A year ago Lilly Hatfield was diagnosed with sudden end stage renal disease. This Thanksgiving will take on a new meaning – her father recently gave her the gift of life.
By IU Health Senior Journalist T.J. Banes, firstname.lastname@example.org
They spent a month last year – including Thanksgiving – at Riley Hospital for Children at IU Health. Lilly Hatfield remembers the nurses, the doctors, and the staff members who became familiar faces during that holiday.
When she recently returned to that same hospital floor she was met with hugs and high-fives. This visit was different. This visit was a chance at new life.
Across the way – in another hospital, her father, Allen Hatfield, was donating a kidney at IU Health University Hospital.
For the past year, the family has kept a chalkboard in the kitchen of their Columbus home. They’ve marked down the days leading up to Lilly’s transplant.
“We wanted our home to be a place of healing – no sadness. We took that sadness out to the hospital hallway the first time we did emergent dialysis,” said Lilly’s mom and Allen’s wife, Misty Hatfield. That was the day that a pound of fluid was drained from Lilly’s body. She was screaming in fear and pain. It was Riley Hospital’s Dr. Amy Wilson, who specializes in kidney disease, who helped calm Lilly and reassured her parents.
“Doctor Wilson was a pillar of strength,” said Misty Hatfield. “Getting a diagnosis like that can throw you into a tailspin and she was the one who told us, ‘you have a healthy child.’”
Allen and Misty Hatfield remember that day as one filled with doubt about the health of their daughter.
It was last October when Lilly’s parents noticed she wasn’t eating or sleeping as much as usual. She was also vomiting. By the end of the month blood work showed her hemoglobin counts at 6.9. A typical hemoglobin level is about 11 to 18 grams per deciliter – depending on age and gender. Lilly’s levels were critical for kidney and liver failure. She was admitted to the hospital immediately with end stage renal disease.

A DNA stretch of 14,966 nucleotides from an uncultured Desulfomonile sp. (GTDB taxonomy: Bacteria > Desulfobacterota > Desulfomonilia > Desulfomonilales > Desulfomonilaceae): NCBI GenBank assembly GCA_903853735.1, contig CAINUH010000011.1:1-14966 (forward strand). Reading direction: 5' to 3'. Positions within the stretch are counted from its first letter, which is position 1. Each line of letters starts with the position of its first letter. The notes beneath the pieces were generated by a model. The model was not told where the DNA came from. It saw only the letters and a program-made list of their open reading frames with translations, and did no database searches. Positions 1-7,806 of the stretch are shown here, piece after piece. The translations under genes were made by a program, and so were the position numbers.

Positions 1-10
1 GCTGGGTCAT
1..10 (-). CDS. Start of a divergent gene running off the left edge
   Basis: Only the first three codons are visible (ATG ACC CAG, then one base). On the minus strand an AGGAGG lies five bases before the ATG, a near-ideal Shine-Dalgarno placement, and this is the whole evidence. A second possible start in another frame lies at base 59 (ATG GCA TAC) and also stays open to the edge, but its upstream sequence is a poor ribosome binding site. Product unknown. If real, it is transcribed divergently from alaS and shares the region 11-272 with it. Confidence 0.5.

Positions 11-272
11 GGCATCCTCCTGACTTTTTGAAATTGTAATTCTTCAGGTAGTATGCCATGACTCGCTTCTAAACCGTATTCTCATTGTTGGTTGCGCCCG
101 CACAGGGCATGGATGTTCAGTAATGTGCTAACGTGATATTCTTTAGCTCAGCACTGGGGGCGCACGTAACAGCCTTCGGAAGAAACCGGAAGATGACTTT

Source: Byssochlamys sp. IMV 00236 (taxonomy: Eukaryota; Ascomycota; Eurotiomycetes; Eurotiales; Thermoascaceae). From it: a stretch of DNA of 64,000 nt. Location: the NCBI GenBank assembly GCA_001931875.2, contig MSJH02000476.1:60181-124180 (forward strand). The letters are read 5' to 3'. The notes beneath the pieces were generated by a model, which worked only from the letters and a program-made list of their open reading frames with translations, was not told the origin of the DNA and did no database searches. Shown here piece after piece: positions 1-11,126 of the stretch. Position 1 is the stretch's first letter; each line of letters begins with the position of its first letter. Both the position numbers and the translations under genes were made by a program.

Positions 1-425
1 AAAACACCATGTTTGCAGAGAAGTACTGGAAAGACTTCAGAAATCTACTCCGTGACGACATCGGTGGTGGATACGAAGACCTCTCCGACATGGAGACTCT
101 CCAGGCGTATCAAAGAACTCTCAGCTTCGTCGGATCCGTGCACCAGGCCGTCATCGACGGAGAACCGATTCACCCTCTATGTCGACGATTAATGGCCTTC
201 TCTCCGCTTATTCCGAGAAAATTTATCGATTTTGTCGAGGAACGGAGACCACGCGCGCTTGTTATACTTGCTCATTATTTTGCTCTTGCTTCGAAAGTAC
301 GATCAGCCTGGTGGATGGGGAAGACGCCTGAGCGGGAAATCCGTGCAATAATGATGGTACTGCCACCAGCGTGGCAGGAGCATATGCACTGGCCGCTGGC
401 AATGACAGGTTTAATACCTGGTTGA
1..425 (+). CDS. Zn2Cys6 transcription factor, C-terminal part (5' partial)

It made little sense to her parents. Misty Hatfield had a healthy pregnancy. Lilly was a typical little girl who started life in a nursery decorated in dragonflies. She was a bubbly baby and an outgoing toddler. Despite the fact that she was adventurous and liked to climb trees, she never had a broken bone. Her only operation was at the age of four when she had a tonsillectomy.
As she grew up, she took an interest in science – especially astronomy. She enjoys reading about space and is fascinated by the beams of colored lights from her plasma ball. She likes working on Smithsonian activities and drawing and painting – especially clouds and waterfalls. Even when she missed three months of school, Lilly made the honor roll.
“She loves to do anything adults are involved with,” said her mother. “She knows every 80s and 90s song. The first time I heard her sing ‘September’ by Earth, Wind and Fire, I thought my child was an 80s child reincarnated.”
Lilly turned 13 on July 26 and has also shown an interest in cooking.
“I love watching cooking shows. I learned to make a rosemary reduction sauce so I make great rosemary lamb chops and chocolate chip cookies too,” said Lilly, the younger sister of Chantel Bingham, 22.
Her wit and humor continued into her teen years.
When a visitor recently entered her room at Riley Hospital she jokingly introduced an adult family friend as “Lilly.” She talked about sleepovers with friends, eating cheese again and soaking in a tub of bath bombs – things that she has restricted since her diagnosis. She started home dialysis last November and called herself, “Cyborg,” for half human, half robot.
The dialysis continued until she found a kidney match.
“The day after we found out she needed a kidney, I started the process,” said her dad. “It was a chance to help your kid get well again and return to her normal self. It’s been a long road of blood work, tests and waiting but I wouldn’t trade it for anything.”
On October 9, under the care of Dr. John A. Powelson, Allen Hatfield donated his kidney to his daughter, who was under the surgical care of Dr. William Goggins. Now the family is looking forward to regaining their footing with Lilly’s healthy kidney.
In the weeks leading up to surgery Lilly enjoyed a sleepover with friends at her home – where she could continue with dialysis. The family took a trip to Gatlinburg where she stuffed herself on a Bavarian cream puff. They rented a van so they could transport her dialysis equipment and adequate supplies.
“It’s been a gamut of emotions from stress, to anger, to sadness,” said Allen Hatfield. “We’re ready to turn things around.”
For Lilly that means fewer restrictions.
“I’m looking forward to sleepovers where I can actually go to my friends’ houses and to my Make-a-Wish cruise to the Mediterranean,” she said.